iOS optimize

Build your own iOS Flickr App: Part 2

Tune the performance of our simple Flickr app created in Part 1 with GDC and cache.

In Part 1 of this blog post, we have created a perfectly working Flickr App. Now, let's tinker with it!

The first thing we will tinker with is performance. We will actually use Part 1 of this project in a further lesson having to do with performance. First of all let's just take note that loading pictures from the web is a very "expensive" operation. Expensive meaning that it consumes a lot of resources.

If you recall from Part 1, our app builds a tableview and when it wants to fulfill the image requirement, it calls this line:

NSData *imageData = [NSData dataWithContentsOfURL:[photoURLs objectAtIndex:indexPath.row]];

A web call had already been made in our loadFlickrPhotos method. But that is a very simple web call. Let's review that method next. We created a string to fetch initial data from its URL like so:

NSString *urlString = [NSString stringWithFormat:@"http://api.flickr.com/services/rest/?method=flickr.photos.search&api_key=%@&tags=%@&per_page=10&format=json&nojsoncallback=1", FlickrAPIKey, @"mayan2012"];

As you can see, we go to the resource api.flick.com and send our api_key and get 10 results per page in json format while sending the keyword mayan2012. Then we put the results into an NSDictionary and finally build our photoNames and photoURLs arrays.

Notice we are not specifying what size of picture to get, so we just fetch the default size which is thumbnail. Notice it takes very little time to load the images and even when you scroll the tableview the UI is not SO slow. But let's look at the next web fetch in that method:

NSString *photoURLString = [NSString stringWithFormat:@"http://farm%@.static.flickr.com/%@/%@_%@_s.jpg", [photo objectForKey:@"farm"], [photo objectForKey:@"server"], [photo objectForKey:@"id"], [photo objectForKey:@"secret"]];

Here we are building the photoURLs array and we build it using the known info so far. Let's make it fetch a medium sized image instead by changing it to this:

NSString *sizeit = @"m";
NSString *photoURLString = [NSString stringWithFormat:@"http://farm%@.static.flickr.com/%@/%@_%@_%@.jpg", [photo objectForKey:@"farm"], [photo objectForKey:@"server"], [photo objectForKey:@"id"], [photo objectForKey:@"secret"], sizeit];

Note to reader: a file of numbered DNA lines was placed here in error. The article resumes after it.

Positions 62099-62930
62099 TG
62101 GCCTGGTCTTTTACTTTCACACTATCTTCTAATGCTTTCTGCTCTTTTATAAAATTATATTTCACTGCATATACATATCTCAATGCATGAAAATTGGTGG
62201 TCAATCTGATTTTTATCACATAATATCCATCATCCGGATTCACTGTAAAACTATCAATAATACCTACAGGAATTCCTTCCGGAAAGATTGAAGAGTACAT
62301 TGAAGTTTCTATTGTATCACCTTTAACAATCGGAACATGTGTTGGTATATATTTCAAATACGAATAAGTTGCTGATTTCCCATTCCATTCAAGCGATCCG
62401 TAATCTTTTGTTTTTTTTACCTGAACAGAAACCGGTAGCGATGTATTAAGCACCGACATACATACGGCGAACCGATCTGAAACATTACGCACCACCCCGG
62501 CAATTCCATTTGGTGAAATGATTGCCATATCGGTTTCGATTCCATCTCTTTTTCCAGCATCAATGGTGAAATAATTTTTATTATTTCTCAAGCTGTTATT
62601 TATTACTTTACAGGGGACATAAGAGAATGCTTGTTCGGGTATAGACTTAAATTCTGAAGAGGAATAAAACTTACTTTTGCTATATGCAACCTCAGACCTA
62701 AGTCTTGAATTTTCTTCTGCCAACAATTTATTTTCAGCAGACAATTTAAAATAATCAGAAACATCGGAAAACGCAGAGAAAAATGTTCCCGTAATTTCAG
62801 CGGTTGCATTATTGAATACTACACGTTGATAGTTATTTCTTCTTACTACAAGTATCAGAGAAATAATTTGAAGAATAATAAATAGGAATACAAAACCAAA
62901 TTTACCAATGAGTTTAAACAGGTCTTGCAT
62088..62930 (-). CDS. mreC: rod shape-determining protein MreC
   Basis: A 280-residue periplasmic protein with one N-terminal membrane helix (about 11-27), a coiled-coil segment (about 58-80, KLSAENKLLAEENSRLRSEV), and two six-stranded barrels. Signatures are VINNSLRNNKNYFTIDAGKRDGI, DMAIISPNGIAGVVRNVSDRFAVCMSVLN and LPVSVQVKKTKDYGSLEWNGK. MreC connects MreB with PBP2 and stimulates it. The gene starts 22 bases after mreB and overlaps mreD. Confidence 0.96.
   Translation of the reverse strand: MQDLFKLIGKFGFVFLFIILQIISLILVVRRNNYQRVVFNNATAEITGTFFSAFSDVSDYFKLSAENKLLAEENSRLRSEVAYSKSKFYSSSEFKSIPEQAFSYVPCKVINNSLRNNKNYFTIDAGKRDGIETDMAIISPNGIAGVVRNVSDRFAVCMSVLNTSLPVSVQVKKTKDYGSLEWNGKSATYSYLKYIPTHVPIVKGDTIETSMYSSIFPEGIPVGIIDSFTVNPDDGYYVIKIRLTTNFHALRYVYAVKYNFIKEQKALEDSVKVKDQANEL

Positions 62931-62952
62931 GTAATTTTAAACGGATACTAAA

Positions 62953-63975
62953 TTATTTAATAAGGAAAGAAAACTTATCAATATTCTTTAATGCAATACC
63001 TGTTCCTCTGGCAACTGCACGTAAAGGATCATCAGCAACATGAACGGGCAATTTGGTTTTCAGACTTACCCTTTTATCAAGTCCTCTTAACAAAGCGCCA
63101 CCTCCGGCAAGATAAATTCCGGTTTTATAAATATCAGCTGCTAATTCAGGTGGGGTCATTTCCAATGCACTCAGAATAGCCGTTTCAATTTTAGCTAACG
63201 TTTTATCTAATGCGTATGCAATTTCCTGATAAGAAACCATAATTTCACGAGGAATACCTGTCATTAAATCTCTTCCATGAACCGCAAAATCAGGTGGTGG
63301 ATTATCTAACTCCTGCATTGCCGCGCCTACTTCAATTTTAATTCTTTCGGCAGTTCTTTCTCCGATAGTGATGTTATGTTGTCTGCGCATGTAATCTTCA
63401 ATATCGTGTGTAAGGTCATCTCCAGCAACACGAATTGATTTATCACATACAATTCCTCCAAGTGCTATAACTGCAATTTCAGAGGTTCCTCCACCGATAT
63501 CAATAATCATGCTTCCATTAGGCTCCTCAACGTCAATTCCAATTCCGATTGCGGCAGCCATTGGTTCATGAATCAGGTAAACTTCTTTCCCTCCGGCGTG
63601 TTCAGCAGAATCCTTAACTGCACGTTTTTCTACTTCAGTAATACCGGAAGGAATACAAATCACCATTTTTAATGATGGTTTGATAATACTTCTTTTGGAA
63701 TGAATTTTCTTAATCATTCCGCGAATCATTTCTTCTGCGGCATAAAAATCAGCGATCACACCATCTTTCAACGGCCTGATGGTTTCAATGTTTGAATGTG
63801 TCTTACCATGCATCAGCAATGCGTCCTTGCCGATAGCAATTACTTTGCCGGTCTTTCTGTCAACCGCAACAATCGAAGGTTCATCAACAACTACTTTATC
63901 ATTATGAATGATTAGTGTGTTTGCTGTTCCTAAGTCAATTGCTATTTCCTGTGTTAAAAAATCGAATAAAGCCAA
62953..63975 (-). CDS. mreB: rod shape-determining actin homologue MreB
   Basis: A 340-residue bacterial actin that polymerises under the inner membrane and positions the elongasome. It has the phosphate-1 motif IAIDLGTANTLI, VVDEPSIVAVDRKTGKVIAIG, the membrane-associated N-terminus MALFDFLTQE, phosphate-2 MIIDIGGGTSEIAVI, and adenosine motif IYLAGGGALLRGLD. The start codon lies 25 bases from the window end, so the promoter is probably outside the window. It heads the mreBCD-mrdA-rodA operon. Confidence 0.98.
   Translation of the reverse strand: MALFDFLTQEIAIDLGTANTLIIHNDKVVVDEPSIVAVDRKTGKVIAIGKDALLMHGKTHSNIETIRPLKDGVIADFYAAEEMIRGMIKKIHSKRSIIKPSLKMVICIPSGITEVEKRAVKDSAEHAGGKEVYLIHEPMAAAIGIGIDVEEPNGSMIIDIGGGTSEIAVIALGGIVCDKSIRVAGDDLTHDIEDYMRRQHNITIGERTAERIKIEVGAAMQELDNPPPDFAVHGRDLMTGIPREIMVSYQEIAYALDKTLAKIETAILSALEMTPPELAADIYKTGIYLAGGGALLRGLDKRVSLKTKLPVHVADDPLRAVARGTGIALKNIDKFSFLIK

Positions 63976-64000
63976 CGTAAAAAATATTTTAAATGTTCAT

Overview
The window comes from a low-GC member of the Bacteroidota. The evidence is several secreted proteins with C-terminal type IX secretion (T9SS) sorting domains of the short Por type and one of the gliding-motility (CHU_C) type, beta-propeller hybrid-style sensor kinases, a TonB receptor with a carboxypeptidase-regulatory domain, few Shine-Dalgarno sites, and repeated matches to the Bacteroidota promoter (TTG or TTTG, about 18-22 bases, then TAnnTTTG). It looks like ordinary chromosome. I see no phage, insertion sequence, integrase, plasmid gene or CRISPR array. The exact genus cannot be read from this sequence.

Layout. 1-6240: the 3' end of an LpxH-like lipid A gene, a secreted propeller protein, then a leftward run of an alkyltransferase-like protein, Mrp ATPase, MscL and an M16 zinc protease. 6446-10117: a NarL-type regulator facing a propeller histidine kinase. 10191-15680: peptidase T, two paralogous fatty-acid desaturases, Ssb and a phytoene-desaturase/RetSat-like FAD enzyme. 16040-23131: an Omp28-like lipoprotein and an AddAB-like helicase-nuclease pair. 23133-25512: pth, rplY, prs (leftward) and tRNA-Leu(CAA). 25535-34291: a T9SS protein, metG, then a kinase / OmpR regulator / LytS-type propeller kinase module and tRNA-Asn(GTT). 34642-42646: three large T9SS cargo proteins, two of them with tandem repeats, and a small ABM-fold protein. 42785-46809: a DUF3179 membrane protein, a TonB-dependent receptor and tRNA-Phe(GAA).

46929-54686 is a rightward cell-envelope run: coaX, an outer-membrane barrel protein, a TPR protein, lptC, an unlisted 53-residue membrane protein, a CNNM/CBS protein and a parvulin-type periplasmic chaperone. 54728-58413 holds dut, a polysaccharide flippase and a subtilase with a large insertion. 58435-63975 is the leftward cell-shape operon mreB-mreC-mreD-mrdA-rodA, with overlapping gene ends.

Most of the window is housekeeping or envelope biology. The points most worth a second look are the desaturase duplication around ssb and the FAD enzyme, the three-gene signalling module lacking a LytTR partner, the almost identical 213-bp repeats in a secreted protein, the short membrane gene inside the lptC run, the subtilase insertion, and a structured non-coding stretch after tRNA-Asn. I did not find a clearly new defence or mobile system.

Now we are telling it we want the m-sized image. Run the app once again and watch how much slower it is at fetching the images. Scroll the tableview and weep!

Enter GCD

GCD, known as Grand Central Dispatch, is a very good tool for tuning your app's performance. Basically when your app launches, it fetches most of its files from the sandboxed content included in the app. Of course apps would not be as fun nor would they be as popular if they didn't fetch data from the almighty cloud. This is a resource-heavy operation.

Other expensive transactions include editing media files or preloading large media files, complex database searches etc. However, most apps you see in the appstore manage to do precisely these tasks and still seem quite fast and responsive. They do this by creating multiple threads.

The main thread is where the apps' UI runs in. That thread is used for drawing cells, local images, text, scrolling, gesturing etc. This is the thread the user interacts with which makes it the most important thread. You never want to slow this thread down, much less stop it or freeze it. That's for Android and Windows phones.

GCD lets you, quite simply, take expensive transactions and send them out to another thread. So let's take a look at how this works.

We want to take that expensive line that fetches NSData and "wrap it" around a GCD call, which will send it off to the side and return the results whenever they are ready WITHOUT slowing us down. So go to your cFRAIP method and change it to this:

- (UITableViewCell *)tableView:(UITableView *)tableView cellForRowAtIndexPath:(NSIndexPath *)indexPath{
//P1
UITableViewCell *cell = [[[UITableViewCell alloc] initWithStyle:UITableViewCellStyleDefault reuseIdentifier:@"Cell Identifier"] autorelease];
cell.textLabel.text = [photoNames objectAtIndex:indexPath.row];
//P2
 dispatch_async(kfetchQueue, ^{
//P1
NSData *imageData = [NSData dataWithContentsOfURL:[photoURLs objectAtIndex:indexPath.row]];
//P2
 dispatch_async(dispatch_get_main_queue(), ^{
//P1
cell.imageView.image = [UIImage imageWithData:imageData];
//P2
[self setImage:cell.imageView.image forKey:cell.textLabel.text];
[cell setNeedsLayout];
 });
 });
return cell;
}

The lines in bold are the ones we added. Notice how we simply wrapped our original call around a dispatch_async to kfetchQueue which sends a shout out to a special thread to perform that dataWithContentsOfURL call and then it returns to the main queue or main thread via the dispatch_async dispatch_get_main_queue(). Finally once we get back to the main queue we call cell setNeedsLayout to redraw the tableview cell with the new image data.

To make this work we have to add this import and this define to our .m file:

#import <dispatch/dispatch.h>